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Tyson Shows Star Power

NC State hosted a bona fide superstar last Thursday when astrophysicist Neil deGrasse Tyson, director of the Hayden Planetarium in New York City and host of the Fox TV show “Cosmos: A Spacetime Odyssey,” came to campus.

If you’ve ever seen Tyson give a lecture or hold forth in one of his 10 appearances on the “Colbert Report,” you know he has a galaxy-sized personality and charisma to match. Both were on full display during his campus appearances, which included a roundtable  interview with local media, a meeting with students in the College of Sciences and a public lecture in the Hunt Library auditorium.

Tyson said organizations that invite him to speak often ask him to send them the talk in advance, but he doesn’t do that.

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Tyson answers questions in the Hunt Library auditorium.

“My talk is the words that come out of my mouth, and those words are tailored for that audience in that time and place. When I’m delivering that talk, my entire body is a participant, because I used to dance as a means of expression,” said Tyson, a one-time champion Latin ballroom dancer. “If I’m communicating, then my body is a participant right alongside my words. Why do anything in life unless you do it with intensity? That’s a tweet. I should tweet that right now.”

Science Is Asking Questions

Throughout the day, Tyson emphasized the importance of science literacy.

“For me, science literacy isn’t the recitation of what the DNA molecule is or how an internal combustion engine works or what the big-bang theory is,” he said. “Science literacy is knowing how to ask questions.”

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Students pack a classroom in SAS Hall to meet with Tyson.

A packed lecture hall full of students got to do just that when Tyson conducted an hour-long question-and-answer session at SAS Hall. Wearing a blazer, jeans and an open-necked shirt, Tyson sat comfortably on a desk down front while ushers carried microphones to students who had questions. One student asked whether Tyson thought the science education efforts of “Cosmos” would have a social impact and inspire change in society.

“Have you not been reading blogs?” Tyson replied. “After our last episode, ‘Cosmos’ is all over the Internet. It’s crazy. We talked about how the Crab Nebula is 6,500 light-years away, but we can see things that are farther away than that, so the universe can’t be just six or seven thousand years old.”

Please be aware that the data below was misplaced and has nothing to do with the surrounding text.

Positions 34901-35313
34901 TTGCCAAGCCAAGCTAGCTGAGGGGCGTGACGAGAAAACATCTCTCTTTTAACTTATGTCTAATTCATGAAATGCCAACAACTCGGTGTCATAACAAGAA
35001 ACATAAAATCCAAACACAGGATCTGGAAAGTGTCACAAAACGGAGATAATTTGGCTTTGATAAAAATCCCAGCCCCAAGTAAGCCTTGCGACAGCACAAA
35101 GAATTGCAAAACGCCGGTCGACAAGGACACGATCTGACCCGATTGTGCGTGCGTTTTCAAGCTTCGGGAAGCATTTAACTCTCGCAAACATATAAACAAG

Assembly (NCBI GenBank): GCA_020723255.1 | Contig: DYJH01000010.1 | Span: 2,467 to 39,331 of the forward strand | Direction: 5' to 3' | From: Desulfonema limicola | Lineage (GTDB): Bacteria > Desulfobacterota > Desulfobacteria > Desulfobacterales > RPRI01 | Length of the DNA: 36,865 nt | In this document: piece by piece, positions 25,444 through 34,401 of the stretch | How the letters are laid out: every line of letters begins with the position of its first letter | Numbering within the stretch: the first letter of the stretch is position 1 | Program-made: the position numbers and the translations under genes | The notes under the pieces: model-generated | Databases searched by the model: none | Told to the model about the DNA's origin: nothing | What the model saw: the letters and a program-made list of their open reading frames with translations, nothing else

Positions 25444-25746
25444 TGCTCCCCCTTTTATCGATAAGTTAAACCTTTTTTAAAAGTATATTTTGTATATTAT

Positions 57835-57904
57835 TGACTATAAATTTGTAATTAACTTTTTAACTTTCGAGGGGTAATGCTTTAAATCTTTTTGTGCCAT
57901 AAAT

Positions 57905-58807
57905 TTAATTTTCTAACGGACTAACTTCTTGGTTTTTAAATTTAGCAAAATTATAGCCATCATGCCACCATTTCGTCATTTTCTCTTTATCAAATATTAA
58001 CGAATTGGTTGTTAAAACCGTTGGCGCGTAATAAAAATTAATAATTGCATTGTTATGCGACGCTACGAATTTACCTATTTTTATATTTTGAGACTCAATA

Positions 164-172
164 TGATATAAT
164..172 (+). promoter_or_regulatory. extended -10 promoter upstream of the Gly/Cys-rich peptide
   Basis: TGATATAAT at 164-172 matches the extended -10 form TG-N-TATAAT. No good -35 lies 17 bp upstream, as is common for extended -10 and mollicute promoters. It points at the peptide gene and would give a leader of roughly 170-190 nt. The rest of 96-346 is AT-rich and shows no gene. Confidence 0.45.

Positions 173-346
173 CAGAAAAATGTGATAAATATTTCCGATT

Tyson took issue with media reports that his TV show “bashes creationists.”

“I won’t tell you what to believe,” he said. “But as an educator, it’s my duty to alert you to the consequences of thinking one way instead of another … If you don’t know what science is and how it works, that will have dire economic consequences for our nation.”

In response to a student’s question, Tyson acknowledge that he often uses economic arguments to advocate for increased investment in science.

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Tyson poses with future scientists in the Hunt Library.

“A culture will only make a major investment for three reasons: you don’t want to die in a war, so you build the Great Wall of China or the Manhattan Project; you don’t want to be poor, so you send out Lewis and Clark or Columbus to discover trade routes; or you want to praise royalty or a deity, so you build pyramids or cathedrals,” he said. “So I always invoke the economic argument. The people controlling the purse strings won’t fund exploration for the sake of exploration.”

The Problem With UFOs

The hour flew by, and then Tyson was shuttled out the door and across campus to a capacity crowd waiting to hear him speak at the Hunt Library. Tyson put on a tie for the occasion; but no sooner did he take the stage than he kicked off his shoes and emptied his pockets on a nearby podium.

“Give me a minute to get comfortable,” he said. “Okay. Now we’re ready to rock.”

Tyson started out talking about science illiteracy rather than science literacy, starting with UFO sightings.

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Tyson and students take a selfie.